The complexity of human passions is often the main plot of verist operas. Chénier’s character is torn between his political ideals and his aspirations for love, as indicated by one of the work’s most famous arias, the poet’s passionate improvisation in Act 1 serving to present the title role. Chénier appears as an ardent critic of wealth sensitive to the misfortunes he denounces. Driven by his fervent love for his homeland, he also sings for Maddalena, with pathetic, poignant accents, of love, the “divine gift” that is “the life and soul of the world.” Opposite André Chénier stands a romantic rival responsible for many of the drama’s contradictions. A former valet, Charles Gérard is in love with an aristocratic woman, Maddalena, even though he has become a convinced revolutionary. He hesitates between compassion for the two persecuted lovers and the implacable demands of political combat. Maddalena, for her part, is torn between the desire to withstand the terrible trials affecting aristocrats and giving herself over to the morbid fascination that leads her to share her lover’s fate.
This life-and-death drama exacerbated by political conflicts is thus carried along by flesh-and-blood characters requiring the talent of the greatest performers. Andrea Chénier calls for three voices of extraordinary expressive power. Andrea is a “spinto” tenor, Maddalena is a grand lyric soprano and Gérard a Verdian baritone. The score requires that they excel both at “conversation in music” (“quasi parlato”) typical of verist opera, as in the extreme tension of a dark and painful song featuring searing sharps.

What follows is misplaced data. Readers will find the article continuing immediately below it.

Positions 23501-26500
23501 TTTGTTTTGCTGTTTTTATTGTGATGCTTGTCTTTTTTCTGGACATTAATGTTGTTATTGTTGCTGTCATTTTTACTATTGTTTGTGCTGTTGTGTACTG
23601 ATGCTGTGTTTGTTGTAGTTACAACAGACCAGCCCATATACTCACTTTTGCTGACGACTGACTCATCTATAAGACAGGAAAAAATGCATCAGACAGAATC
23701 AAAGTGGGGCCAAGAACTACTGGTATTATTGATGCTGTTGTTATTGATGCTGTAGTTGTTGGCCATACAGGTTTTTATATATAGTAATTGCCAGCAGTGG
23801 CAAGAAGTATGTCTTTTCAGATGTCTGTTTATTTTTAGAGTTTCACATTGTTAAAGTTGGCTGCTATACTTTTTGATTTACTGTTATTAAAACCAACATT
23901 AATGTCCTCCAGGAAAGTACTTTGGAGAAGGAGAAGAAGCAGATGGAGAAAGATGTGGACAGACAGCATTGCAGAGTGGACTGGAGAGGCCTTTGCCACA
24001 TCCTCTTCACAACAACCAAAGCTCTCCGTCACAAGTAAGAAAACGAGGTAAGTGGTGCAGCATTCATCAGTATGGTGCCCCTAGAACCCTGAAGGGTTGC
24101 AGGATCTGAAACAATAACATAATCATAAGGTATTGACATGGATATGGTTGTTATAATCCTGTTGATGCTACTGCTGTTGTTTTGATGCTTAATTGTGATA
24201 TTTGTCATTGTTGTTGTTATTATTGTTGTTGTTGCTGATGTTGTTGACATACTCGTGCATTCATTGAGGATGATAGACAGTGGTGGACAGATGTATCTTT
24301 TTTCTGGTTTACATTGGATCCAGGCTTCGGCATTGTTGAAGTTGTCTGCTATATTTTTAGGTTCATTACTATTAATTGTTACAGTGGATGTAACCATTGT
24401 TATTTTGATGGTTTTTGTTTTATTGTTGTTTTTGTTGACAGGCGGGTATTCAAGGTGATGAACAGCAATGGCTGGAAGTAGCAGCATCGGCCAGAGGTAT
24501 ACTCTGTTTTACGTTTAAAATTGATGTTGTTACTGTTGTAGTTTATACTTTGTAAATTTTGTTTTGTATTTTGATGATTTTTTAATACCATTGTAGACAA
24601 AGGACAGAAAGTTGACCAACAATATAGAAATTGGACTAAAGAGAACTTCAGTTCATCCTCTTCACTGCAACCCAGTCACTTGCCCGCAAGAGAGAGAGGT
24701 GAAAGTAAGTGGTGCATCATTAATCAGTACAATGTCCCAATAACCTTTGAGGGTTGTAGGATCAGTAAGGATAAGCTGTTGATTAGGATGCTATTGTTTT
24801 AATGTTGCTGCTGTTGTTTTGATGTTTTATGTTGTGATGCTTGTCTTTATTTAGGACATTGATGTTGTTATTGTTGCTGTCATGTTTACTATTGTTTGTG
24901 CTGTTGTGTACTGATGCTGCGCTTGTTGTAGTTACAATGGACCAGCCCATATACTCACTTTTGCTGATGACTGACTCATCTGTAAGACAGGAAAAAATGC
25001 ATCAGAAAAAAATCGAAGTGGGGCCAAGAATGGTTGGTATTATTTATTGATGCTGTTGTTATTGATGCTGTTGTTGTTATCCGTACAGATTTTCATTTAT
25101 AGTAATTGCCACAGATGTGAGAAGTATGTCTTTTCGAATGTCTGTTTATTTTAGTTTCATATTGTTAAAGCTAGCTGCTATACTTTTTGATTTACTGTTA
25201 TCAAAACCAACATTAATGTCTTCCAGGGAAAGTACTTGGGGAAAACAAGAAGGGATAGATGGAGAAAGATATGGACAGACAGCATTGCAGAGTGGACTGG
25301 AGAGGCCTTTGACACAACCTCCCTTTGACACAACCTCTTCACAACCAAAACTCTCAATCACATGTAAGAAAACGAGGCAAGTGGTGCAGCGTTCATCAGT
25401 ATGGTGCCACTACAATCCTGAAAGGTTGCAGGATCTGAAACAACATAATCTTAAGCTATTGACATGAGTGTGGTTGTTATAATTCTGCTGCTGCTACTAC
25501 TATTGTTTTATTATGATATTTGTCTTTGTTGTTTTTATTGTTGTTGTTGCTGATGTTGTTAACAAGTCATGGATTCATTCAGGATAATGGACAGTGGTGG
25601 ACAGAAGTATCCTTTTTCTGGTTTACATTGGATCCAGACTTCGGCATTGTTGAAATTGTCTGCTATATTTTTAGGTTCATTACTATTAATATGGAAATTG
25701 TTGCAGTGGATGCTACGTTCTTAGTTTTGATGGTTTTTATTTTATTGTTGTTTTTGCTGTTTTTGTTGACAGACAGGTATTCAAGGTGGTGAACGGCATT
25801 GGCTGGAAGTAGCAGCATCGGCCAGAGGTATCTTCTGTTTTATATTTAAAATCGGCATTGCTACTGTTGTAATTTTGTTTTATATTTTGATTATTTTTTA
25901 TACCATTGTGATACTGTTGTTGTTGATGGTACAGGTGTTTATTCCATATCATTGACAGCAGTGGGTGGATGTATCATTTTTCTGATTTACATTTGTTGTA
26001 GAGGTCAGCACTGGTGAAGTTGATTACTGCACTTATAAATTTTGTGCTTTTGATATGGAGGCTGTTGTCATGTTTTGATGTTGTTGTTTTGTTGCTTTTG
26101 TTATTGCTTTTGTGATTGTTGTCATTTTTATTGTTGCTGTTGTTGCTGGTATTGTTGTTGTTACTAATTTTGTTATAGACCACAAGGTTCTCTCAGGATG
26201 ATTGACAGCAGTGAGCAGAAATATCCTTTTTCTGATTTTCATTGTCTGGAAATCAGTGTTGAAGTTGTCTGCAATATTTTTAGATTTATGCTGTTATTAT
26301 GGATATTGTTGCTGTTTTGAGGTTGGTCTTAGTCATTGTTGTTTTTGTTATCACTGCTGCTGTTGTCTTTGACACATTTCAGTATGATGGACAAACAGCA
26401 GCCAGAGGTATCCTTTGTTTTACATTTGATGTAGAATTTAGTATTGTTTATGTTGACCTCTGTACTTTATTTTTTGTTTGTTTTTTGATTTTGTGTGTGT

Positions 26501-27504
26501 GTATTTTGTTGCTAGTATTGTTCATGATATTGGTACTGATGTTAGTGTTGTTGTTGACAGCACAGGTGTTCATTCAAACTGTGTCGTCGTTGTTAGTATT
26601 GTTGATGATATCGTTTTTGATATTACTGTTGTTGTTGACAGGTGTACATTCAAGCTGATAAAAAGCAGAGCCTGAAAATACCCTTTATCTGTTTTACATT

The magnificent arias written for Andrea have always tempted the greatest tenors, whether Verdian or Wagnerian. The richness of the sound palette blossoms into many heroic pages of music filled with passionate accents conveying humanitarian ideals. But the best-known and most overwhelming aria is Maddalena’s, of which Maria Callas gave an unforgettable interpretation: “La mamma morta” (Act 3). Starting in the low register, the voice rises gradually to a high pitch, reaching the most incandescent summits of lyricism. Hollywood played homage to this emotionally powerful aria in a key scene in the film Philadelphia (1993) by Jonathan Demme. Renata Tebaldi, Raina Kabaivanska and Mirella Freni have also been great Maddalenas.    

André Chénier is not staged as often as it warrants because of the need for such an exceptional vocal trio. In this historical drama of unrivalled emotive power, Giordano makes use of all the resources of an irresistible lyricism. It was to be his only masterpiece, as if fate wanted verism’s main representatives to be able to leave their name to posterity through a single work: Mascagni with Cavalleria rusticana (1890), Leoncavallo with I Pagliacci (1892), and Cilea with Adriana Lecouvreur (1902).

Catherine Duault